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Common sense might not be that common, as new research has uncovered.

Common sense, as defined in the Collins dictionary, is “your natural ability to make good judgments and to behave in a practical and sensible way.” The term has been used by people from times immemorial to describe sensible understanding, even if they don’t know why.

The most famous written example of common sense is a pamphlet by Thomas Paine in 1776 called “Common Sense.” In it, he argued for American independence from Britain and promoted the idea of self-governance, thus inspiring the Revolutionary War that later led to America’s independence.

Empirical Quantification

However, what one person might consider common sense might differ according to another’s perspective. In a paper published on January 16 by Mark Whiting and Duncan Watts in Proceedings of the National Academy of Sciences, the pair of social scientists at the University of Pennsylvania argue that the idea has hardly been studied. The results reveal intriguing patterns and insights.

In a case study involving 2,046 human raters and 4,407 claims, the scientists try empirically to quantify common sense at both collective and individual levels.

In their findings, they write that plainly worded claims regarding facts about the real world are the most commonly referred to as common sense. These claims span a wide range of knowledge domains: “numbers don’t lie, we must always trust the math,” “all human beings are created equal,” and “avoid close contact with people who are ill” are but some examples.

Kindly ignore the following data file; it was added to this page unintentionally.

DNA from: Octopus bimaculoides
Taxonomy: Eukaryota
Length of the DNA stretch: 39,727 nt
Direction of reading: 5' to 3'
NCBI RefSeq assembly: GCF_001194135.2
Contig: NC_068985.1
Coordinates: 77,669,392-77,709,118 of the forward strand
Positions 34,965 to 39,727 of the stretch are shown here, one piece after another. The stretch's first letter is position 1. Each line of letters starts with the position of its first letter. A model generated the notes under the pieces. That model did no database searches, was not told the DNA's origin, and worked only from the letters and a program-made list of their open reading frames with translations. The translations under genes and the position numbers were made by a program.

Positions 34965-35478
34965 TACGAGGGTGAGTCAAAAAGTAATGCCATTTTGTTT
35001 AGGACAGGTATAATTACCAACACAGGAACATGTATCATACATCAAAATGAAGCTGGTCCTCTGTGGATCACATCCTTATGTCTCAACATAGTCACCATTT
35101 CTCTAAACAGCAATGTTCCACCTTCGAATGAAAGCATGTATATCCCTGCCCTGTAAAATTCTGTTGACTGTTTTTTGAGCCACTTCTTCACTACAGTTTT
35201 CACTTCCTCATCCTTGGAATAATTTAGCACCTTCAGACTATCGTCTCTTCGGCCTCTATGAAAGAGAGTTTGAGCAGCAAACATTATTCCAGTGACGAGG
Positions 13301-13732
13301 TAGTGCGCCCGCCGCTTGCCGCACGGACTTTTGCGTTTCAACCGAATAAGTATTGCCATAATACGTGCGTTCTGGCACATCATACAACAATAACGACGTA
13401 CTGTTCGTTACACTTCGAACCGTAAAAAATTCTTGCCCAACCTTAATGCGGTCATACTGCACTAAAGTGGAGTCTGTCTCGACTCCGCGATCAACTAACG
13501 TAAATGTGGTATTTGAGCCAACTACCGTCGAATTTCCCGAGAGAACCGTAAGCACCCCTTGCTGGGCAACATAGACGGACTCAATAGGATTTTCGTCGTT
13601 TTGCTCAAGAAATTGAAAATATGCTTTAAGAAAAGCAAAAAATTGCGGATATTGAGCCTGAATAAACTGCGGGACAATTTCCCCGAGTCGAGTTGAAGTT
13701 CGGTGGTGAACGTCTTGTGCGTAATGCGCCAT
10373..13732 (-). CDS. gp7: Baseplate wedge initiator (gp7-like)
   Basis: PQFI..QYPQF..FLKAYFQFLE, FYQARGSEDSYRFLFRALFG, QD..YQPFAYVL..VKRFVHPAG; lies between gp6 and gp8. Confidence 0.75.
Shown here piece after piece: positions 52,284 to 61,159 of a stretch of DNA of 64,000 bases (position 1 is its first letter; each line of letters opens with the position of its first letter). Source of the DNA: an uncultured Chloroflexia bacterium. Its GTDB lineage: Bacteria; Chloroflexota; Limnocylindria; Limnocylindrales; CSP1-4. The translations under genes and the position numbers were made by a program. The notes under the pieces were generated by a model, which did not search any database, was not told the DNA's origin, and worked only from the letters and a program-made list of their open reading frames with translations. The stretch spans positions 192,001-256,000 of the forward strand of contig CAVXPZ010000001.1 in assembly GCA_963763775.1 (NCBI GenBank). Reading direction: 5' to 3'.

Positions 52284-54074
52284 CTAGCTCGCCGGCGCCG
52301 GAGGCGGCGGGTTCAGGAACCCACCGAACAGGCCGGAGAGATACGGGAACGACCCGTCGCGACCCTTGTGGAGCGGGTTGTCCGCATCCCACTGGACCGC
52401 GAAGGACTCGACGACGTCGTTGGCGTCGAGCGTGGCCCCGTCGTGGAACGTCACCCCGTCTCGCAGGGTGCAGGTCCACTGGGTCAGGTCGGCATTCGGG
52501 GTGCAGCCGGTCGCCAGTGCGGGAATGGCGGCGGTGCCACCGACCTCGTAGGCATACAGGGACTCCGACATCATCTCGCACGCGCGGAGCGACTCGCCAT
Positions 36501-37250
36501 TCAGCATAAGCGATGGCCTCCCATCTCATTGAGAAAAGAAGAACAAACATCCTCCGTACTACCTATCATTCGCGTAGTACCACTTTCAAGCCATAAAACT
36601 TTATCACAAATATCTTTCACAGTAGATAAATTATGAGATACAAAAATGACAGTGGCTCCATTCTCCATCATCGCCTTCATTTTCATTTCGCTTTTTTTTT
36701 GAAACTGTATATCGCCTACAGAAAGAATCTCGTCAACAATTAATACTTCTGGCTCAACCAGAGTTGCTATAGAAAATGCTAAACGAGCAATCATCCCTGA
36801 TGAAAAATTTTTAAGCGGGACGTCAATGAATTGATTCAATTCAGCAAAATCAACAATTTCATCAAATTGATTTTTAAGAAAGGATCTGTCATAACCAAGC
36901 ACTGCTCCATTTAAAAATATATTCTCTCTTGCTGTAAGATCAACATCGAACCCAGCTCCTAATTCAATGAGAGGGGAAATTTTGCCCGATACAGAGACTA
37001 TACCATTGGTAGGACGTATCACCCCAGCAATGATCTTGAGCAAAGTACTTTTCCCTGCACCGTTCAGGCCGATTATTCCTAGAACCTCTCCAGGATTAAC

They found that between individuals, claims considered to be common sense often varied, whereas at a collective level, claims that were deemed to be of common sense to one group were not necessarily understood by another.

Social Perceptiveness

In essence, the closest alignment with common sense is observed in plainly worded, fact-like statements about everyday physical reality. These types of claims resonate more strongly among individuals. Surprisingly, factors such as age, gender, and demographic attributes have minimal influence on an individual’s common sense. Instead, attributes like social perceptiveness play a more substantial role in shaping an individual’s alignment with common sense.

However, collective common sense proves to be rare. The study highlights that only a small fraction of people agree on a larger fraction of claims. This finding challenges the notion of universal common sense and raises important questions about its variability across different populations.

The researchers concluded that this study may be helpful in future research in regards to social science and the development of AI applications.